In the Shivapurana and the Nandi Upapurana, Lord Shiva is quoted as saying, ‘I am omnipresent, but I am especially in twelve forms and places.’ These places are known as jyotirlingas, and Somnath is the first to be found in the world. Around the linga the moon god Soma built a mythical temple of gold as an ode to Lord Shiva’s glory and compassion. Like the waxing and waning moon, and fittingly for a place associated with Lord Shiva’s cosmic dance of creative destruction, the Somnath temple has risen unfailingly from repeated acts of devastation.

On Kartik Sud 14 in the Hindu calendar, the day of Shiva’s son Kartikeya’s birth, a fair is held for four days at the shrine of Somnath. Millions of devotees converge here for these ebullient celebrations on the shores of the Arabian Sea.

Somnath Background

According to Puranic legend, Soma, the moon, married 27 sisters, but stubbornly favored one to the neglect of the others. Their father, Daksha Prajapati, therefore cursed him to have his brilliance consumed by the darkness of night. Stricken with grief, the moon went to holy places, trying to alleviate his pain, but to no avail. At last he came here and worshipped Shiva with great devotion for 4000 years. Shiva took pity on him and bade that he should wane in brilliancy for only 15 days in a month, recovering his lost splendor in the following fortnight. Overcome with gratitude, the moon erected a golden temple to Shiva over the previously existing jyotirlinga. As the moon regained his brilliancy, bhas, at this site, it was named Prabhas, which means “the exceedingly brilliant.”

The temple came to be known as exceptionally auspicious–people suffering from incurable diseases were reported cured after simply touching the linga. In the Mahabharata, Krishna advised the Yadavas that a pilgrimage to Somnath would absolve them of Durvasa’s curse.

Another legend tells that not far from Somnath is a place where Krishna, reclining under a pipal tree, was shot in the foot by a Bhil huntsman named Jara who had mistaken him for a deer. Limping a long way eastward, Krishna was able to reach the bank of the river Hiranya just above the triveni sangam (meeting place of three rivers), and breathed his last in a small cave. His body was taken to the triveni sangam and cremated there. The site where he was shot is known as Bhalka Tirtha, and the site of his cremation, near a temple to Mahakali, is called Dehotsarg.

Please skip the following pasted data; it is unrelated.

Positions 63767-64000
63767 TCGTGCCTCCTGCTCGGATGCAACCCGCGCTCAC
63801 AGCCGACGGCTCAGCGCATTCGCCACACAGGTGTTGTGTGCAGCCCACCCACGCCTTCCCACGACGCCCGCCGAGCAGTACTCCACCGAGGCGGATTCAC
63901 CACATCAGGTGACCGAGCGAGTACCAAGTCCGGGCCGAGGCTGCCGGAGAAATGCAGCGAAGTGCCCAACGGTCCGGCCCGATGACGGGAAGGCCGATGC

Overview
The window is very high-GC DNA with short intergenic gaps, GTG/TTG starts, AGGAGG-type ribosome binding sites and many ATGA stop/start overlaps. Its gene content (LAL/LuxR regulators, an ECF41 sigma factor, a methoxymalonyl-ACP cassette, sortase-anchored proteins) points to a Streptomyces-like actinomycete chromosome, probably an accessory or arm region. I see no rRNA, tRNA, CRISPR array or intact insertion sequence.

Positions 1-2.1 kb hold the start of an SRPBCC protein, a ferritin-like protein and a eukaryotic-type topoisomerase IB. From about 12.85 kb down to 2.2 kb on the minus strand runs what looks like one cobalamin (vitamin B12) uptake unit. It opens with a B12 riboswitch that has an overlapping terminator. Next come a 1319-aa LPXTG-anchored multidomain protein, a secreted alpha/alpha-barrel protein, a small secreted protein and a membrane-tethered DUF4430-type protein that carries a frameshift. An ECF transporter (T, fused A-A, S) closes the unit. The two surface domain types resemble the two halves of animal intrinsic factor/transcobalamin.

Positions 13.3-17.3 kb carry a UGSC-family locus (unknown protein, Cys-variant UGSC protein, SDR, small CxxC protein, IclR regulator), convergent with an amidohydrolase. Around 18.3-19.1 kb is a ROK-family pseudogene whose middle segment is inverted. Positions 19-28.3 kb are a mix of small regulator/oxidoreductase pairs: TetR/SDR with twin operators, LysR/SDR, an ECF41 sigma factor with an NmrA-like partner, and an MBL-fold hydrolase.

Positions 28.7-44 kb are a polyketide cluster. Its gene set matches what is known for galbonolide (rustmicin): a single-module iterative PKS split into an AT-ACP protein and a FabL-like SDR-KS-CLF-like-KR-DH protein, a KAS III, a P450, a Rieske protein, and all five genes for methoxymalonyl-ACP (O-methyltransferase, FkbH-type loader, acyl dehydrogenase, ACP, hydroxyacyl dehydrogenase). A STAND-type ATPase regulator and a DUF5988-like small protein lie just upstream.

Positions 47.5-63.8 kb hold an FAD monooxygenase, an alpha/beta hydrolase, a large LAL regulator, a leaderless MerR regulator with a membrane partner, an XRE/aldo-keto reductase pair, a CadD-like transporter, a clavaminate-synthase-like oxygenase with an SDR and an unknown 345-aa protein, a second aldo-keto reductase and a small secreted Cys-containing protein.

The first historical temple at Somnath is believed to have been built between 320 and 500 AD. As it grew in importance due to the stories above, pilgrims converged at the temple to offer whatever they could, kings bestowed riches upon it, and the town and temple flourished with great wealth.

The temple was destroyed a few times during its first several centuries, but little details are available about the successive destructions and reconstructions. In the 11th century AD, the Sunni Muslim iconoclast Mahmud of Ghazni (998-1030), sacked the temple and returned to Ghazna in eastern Afghanistan with the temple treasures, including the famed silver gate. Then, after a rebuilding, in 1297 AD Allaudin Khilji’s commander-inchief Afzal Khan destroyed the structure. Over the next 500 years, the temple was successively reconstructed and ransacked, by Muzzafar Shah I in 1390, by Muhammad Begda in 1490, Muzzafar II in 1530 and Aurangzeb in 1706.

In 1783 Maharani Ahalyabai Holkar of Indore built another Somnath temple next to the original site, which was in serious disrepair. After Independence, Sardar Patel visited Somnath, was deeply moved by the poor condition of the original temple site, and resolved to renovate it as soon as possible. In 1951, the new temple was constructed on the original grounds, next to the 18th-century construction of Holkar’s. The remains of the old temple are now preserved in a museum for public view. The jyotirlinga was installed by then-President of India, Dr. Rajendra Prasad, in 1950 AD. The overall look reminds one of a Solanki temple in the manner of Modhera, due to the efforts of Sardar Patel, whose statue stands outside.

How to get there

By road: Somnath is 79 km from Junagadh and 25 km from Chorwad. State transport buses and private luxury coaches connect various centres of Gujarat to Somnath.

By rail: Somnath is located 6 km from the nearest railway station at Veraval.

    Plan Your Trip To Gujarat